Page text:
Cobb Angle Used to Measure Scoliosis Curves


The Cobb Angle is used as a standard measurement to determine and track the progression of scoliosis. Dr John Cobb invented this method in 1948.

Cobb Angle

How to calculate Cobb angle.

Cobb suggested that the angle of curvature be measured by drawing lines parallel to the upper border of the upper vertebral body and the lower border of the lowest vertebra of the structural curve, then erecting perpendiculars from these lines to cross each other, the angle between these perpendiculars being the ‘angle of curvature’.

The Cobb Angle helps a doctor to determine what type of treatment is necessary.

A Cobb Angle of 10 degrees

Is regarded as a minimum angulation to define Scoliosis.

Between 15 and 20 degrees:

Some studies say that the patient does not require any specific treatment, but just needs regular check-ups to see if the curve is progressing until bone-maturity.

A study from Weiss et al. says the patient requires physical therapy with treatment free intervals (6-12 weeks without physical therapy ). The physical therapy contains exercise sessions initiated at the physical therapist’s office, plus a home exercise program (2-7 sessions a week, after 3 months one session every 2 weeks may be enough).

Between 20 and 40 degrees:

An orthopaedic doctor will generally prescribe a back brace to keep the spine from developing more of a curve. There are several braces for sale in the market, some worn for 18 to 20 hours a day and others only at night. Which type of brace the doctor will prescribe depends on the patient’s lifestyle, discipline and the severity of the curve.

A study from Weiss et al. says a scoliosis intensive rehabilitation program is necessary. This includes a 3- to 5 week intensive program (4 to 6 hour training sessions a day).

40 – 50 degrees or more:

Surgery may be required to correct the curve. There are several surgical procedures. A frequent recurring procedure is the “spinal fusion”, to link the vertebrae together so that the spine cannot longer continue to curve.

A 2017 study published in the Journal of Exercise Rehabilitation found that Cobb angles can be decreased in adolescents who have idiopathic scoliosis with the use of core stabilization exercise programs.2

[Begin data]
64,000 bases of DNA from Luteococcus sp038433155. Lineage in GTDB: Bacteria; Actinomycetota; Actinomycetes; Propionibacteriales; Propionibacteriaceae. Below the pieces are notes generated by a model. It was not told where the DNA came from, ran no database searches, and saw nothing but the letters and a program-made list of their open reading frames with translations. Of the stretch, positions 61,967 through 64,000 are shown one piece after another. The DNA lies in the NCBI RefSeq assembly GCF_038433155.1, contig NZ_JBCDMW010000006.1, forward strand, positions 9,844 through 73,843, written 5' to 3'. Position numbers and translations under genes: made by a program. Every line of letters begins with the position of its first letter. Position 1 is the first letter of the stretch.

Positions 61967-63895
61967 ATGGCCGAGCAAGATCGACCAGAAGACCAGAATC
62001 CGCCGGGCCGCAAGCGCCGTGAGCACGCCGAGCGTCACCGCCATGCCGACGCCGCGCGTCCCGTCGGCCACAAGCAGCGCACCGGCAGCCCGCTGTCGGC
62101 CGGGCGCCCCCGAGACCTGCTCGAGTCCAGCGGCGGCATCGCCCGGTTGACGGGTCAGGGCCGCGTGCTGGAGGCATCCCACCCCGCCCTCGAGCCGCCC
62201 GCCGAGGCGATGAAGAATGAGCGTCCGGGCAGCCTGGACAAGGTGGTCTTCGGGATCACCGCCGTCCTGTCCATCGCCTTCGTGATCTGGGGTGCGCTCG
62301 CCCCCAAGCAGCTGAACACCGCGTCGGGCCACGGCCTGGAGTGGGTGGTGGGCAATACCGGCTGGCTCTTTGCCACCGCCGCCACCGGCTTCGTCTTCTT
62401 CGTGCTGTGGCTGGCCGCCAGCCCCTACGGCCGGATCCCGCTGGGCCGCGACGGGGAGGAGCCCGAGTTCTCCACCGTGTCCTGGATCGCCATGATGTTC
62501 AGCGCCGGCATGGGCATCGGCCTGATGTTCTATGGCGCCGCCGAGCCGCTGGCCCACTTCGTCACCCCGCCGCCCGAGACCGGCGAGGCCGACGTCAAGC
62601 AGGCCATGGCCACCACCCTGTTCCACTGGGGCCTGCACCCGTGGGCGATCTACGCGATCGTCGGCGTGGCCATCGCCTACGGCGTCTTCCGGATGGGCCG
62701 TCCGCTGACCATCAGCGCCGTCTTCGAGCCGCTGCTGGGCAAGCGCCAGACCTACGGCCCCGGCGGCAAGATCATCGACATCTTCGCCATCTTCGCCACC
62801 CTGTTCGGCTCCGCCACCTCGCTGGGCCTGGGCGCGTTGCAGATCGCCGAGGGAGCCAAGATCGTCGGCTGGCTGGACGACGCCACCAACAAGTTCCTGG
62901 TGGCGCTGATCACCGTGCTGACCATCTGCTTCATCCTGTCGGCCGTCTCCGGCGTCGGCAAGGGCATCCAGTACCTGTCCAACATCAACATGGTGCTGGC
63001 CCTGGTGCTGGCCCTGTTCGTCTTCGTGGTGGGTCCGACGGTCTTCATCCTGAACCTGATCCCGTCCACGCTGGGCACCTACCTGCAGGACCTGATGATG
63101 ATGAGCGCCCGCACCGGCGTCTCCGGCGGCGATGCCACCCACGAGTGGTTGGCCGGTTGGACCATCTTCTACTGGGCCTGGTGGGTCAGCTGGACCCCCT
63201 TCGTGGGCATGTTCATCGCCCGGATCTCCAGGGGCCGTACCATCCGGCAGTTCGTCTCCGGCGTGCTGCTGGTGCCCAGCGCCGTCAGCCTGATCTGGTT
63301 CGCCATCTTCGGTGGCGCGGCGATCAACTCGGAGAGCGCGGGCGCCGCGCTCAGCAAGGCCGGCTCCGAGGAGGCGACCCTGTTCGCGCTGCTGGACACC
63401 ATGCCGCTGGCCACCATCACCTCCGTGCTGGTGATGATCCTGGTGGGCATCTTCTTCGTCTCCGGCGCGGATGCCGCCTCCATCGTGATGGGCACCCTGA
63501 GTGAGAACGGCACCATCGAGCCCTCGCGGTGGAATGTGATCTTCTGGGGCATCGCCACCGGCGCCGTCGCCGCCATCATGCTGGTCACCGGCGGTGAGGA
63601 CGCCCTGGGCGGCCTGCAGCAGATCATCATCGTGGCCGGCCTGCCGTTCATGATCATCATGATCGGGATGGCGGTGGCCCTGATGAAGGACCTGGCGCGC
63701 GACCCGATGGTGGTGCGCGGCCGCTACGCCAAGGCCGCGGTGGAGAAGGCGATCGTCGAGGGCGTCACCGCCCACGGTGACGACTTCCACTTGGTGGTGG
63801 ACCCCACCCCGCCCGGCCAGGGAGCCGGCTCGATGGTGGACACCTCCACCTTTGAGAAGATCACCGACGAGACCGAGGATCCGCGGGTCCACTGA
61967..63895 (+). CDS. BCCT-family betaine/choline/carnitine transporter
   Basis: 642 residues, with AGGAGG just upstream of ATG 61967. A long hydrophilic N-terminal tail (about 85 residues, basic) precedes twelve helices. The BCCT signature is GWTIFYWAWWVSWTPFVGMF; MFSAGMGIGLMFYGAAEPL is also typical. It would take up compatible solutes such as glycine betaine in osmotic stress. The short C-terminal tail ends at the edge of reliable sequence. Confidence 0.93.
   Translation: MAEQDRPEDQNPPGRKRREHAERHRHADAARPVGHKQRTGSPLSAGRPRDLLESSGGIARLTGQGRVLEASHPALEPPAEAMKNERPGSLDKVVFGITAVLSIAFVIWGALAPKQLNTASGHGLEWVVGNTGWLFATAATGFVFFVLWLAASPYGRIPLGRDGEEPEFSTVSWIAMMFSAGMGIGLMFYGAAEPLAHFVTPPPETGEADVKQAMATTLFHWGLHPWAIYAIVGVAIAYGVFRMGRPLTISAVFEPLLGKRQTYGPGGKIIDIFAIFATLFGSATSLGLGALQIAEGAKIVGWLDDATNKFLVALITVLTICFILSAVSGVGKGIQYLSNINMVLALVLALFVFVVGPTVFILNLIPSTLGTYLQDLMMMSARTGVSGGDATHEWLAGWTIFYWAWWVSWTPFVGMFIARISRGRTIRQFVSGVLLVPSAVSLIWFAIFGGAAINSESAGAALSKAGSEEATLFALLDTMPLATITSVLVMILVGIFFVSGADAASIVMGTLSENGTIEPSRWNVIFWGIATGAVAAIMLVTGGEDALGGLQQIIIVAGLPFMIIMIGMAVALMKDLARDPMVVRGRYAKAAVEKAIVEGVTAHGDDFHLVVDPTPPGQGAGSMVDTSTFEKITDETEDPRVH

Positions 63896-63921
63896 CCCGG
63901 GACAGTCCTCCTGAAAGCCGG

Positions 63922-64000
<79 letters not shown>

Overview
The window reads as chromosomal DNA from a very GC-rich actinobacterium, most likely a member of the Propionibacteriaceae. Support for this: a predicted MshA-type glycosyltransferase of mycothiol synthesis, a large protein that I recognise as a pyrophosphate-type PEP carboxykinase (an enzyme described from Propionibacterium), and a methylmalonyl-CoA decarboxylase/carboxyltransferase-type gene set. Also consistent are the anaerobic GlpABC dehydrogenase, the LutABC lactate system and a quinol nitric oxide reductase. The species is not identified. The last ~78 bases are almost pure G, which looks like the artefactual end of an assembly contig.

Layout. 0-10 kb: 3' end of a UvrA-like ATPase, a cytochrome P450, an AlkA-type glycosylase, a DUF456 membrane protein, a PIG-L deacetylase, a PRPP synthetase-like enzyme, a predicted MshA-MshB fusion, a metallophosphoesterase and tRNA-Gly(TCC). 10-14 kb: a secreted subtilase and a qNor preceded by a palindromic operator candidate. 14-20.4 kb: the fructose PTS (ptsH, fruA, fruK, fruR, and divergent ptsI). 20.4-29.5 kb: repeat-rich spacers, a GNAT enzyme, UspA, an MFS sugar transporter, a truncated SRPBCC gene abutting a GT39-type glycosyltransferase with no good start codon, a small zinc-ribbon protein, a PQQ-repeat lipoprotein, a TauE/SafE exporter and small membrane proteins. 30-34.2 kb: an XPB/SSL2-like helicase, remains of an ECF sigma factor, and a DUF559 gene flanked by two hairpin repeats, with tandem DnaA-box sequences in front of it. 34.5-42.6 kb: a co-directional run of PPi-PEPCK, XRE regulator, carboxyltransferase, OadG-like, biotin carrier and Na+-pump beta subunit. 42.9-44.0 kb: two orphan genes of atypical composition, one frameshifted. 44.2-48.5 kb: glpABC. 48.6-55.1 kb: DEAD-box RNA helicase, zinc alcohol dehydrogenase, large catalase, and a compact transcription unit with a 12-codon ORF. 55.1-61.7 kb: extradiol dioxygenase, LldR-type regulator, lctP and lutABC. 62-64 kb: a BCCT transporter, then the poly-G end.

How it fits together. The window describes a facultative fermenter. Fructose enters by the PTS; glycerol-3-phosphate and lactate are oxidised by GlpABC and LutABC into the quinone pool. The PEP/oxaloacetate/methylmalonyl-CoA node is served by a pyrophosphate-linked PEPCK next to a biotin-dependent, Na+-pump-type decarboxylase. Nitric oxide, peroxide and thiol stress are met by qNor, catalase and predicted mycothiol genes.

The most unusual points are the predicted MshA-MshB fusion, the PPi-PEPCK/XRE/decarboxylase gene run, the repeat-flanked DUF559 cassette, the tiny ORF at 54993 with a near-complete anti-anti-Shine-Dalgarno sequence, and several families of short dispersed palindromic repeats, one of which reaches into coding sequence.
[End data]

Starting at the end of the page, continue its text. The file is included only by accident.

Once the Cobb angle reaches 40 degrees, surgery is considered. Often a spinal fusion is done to force the curve to stop developing.

If your or your child's curve is between 10 and 20 degrees, you may only need to visit the doctor periodically to check the curve for progression.

How Is a Cobb Angle Measured?

To get your Cobb angle measured, you'll need to have an X-ray taken. These generally require you or your child to be in a standing position; side and back views are taken. After that's done, the doctor or examiner views the films and locates the most affected vertebra in the curve. This is called the apical vertebra.

The apical vertebra in a scoliotic curve is the spinal bone with the greatest degree of rotation; it is also the bone in a curve takes the biggest detour away from straight.

Straight, in this case, refers to the center of a normal spinal column

The apical vertebra also has the least amount of tilt.

Then, to come up with a number for the Cobb angle, the top and bottom vertebrae of the side to side curve are identified. Unlike the apical vertebra, these bones have the most tilt, but the least amount of rotation and displacement. They are located above and below the apical vertebra, respectively.

Cobb Angle X-Ray and Interpretation

To interpret your X-rays, a line is drawn along the edge of the top and bottom bones of the curve. These lines are extended out. On the top bone, the line starts at the high side, is drawn along the top edge and slopes downward according to the angle of the vertebra.

Similarly, on the bottom vertebra, the line starts on the low side, is drawn along the bottom edge and will slope in an upward direction. The two lines meet to form an angle at the level of the apical vertebra (discussed above.)

The Cobb angle is found by measuring the angle of the two intersecting lines.

Cobb angles are also used to measure kyphosis which is an outward rounding deformity in the spine.

Is It an Exact Science?

Even with the above protocol widely in use, measuring scoliosis has yet to be made into an accurate science. Variations occur between people who do the measuring, as well as between tools used in the process (specifically, the protractor.) Variations also occur from clinic to clinic.

Just the same, scientists continue to work on developing more accurate ways to determine the degree of scoliosis. The trend seems to be moving towards computerized measurement. But one thing that remains a manual process is determining which upper and which lower vertebrae are the ones with the greatest tilt.
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